Jamal al-Din Al-Afghani (1838-1897) was a Muslim intellectual from near Kabul in present-day Afghanistan. Al-Afghani was a well-educated religious scholar who traveled throughout the nineteenth century world, including Safavid Persia, British India, and the Ottoman Empire. He sought to blend a vision of traditional Islam with the modern scientific ideas of his era, and was a critic of western Imperialism. He died of an illness in Istanbul. The following letter was written to rebut the the French philosopher Ernst Renan's criticism of Islam as intellectually backward, published in the Parisian Journal de Débats in 1883.


Jamal al-Din Al-Afghani's Response to Renan's Critique of Islam, 1883

Sir,

I have read in your estimable journal of last 29 March, a talk on Islam and Science, given in the Sorbonne before a distinguished audience by the great thinker of our time, the illustrious M. Renan, whose renown has filled the West and penetrated into the farthest countries of the East. Since this speech suggested to me some observations, I took the liberty of formulating them in this letter, which I have the honor of addressing to you with a request that you accommodate it in your columns.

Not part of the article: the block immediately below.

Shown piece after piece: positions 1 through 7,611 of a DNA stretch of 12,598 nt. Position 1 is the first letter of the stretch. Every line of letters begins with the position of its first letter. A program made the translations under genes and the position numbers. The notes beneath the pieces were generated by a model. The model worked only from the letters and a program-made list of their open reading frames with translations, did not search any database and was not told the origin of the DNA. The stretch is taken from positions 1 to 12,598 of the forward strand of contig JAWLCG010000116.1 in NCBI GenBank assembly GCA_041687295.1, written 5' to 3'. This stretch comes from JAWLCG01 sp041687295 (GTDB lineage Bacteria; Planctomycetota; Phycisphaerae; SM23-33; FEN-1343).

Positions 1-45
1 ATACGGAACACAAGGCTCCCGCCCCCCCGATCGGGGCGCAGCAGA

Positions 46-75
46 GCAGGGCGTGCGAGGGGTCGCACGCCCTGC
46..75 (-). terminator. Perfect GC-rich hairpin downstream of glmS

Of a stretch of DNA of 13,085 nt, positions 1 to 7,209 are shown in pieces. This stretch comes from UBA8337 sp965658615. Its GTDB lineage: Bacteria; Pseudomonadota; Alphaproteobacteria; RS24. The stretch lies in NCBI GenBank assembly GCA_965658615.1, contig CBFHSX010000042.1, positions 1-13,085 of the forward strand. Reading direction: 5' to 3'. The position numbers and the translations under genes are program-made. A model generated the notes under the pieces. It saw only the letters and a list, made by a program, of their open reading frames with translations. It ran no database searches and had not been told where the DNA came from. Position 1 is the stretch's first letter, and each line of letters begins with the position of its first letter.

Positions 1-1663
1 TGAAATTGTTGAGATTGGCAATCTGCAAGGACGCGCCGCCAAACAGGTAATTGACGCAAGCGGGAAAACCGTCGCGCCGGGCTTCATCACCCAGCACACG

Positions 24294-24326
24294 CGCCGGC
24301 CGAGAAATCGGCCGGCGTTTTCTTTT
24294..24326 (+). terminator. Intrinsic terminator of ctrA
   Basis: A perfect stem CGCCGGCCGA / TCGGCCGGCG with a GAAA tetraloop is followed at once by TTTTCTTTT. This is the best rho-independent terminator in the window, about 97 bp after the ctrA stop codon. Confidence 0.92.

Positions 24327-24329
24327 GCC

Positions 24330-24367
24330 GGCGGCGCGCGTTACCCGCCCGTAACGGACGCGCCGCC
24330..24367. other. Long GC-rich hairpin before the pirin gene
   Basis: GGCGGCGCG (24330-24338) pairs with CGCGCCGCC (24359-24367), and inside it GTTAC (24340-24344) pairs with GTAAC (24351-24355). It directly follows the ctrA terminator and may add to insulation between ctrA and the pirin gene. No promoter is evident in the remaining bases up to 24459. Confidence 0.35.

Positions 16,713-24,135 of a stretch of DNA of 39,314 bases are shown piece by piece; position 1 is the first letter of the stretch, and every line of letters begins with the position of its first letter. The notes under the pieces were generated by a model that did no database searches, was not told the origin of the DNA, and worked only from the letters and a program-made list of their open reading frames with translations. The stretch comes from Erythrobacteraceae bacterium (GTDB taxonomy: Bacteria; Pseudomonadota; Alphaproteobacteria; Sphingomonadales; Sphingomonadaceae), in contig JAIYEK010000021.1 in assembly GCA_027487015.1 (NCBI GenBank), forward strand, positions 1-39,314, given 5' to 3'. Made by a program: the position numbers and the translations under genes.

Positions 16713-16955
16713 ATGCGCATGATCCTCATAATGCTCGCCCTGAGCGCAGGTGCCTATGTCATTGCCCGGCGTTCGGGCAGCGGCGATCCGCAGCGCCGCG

M. Renan wanted to clarify a point of the history of the Arabs which had remained unclear until now and to throw a light on their past, a light that may be somewhat troubling for those who venerate these people, though one cannot say that he has usurped the place and rank that they formerly occupied in the world. M. Renan has not at all tried, we believe, to destroy the glory of the Arabs which is indestructible; he has applied himself to discovering historical truth and making it known to those who do not know it, as well as to those who study the influence of religions in the history of nations, and in particular in that of civilization. I hasten to recognize that M. Renan has acquitted himself marvelously of this very difficult task, in citing certain facts that have passed unnoticed until this time. I find in his talk remarkable observations, new perceptions, and an indescribable charm. However, I have under my eyes only a more or less faithful translation of this talk. If I had had the opportunity to read it in the French text, I could have penetrated better the ideas of this great thinker. He receives my humble salutation as an homage that is due him and as the sincere expression of my admiration. I would say to him, finally, in these circumstances, what Al-Mutanabbi, a poet who loved philosophy wrote several centuries ago to a high personage whose actions he celebrated: "Receive," he said to him, "the praises that I can give you; do not force me to bestow on you the praises that you merit."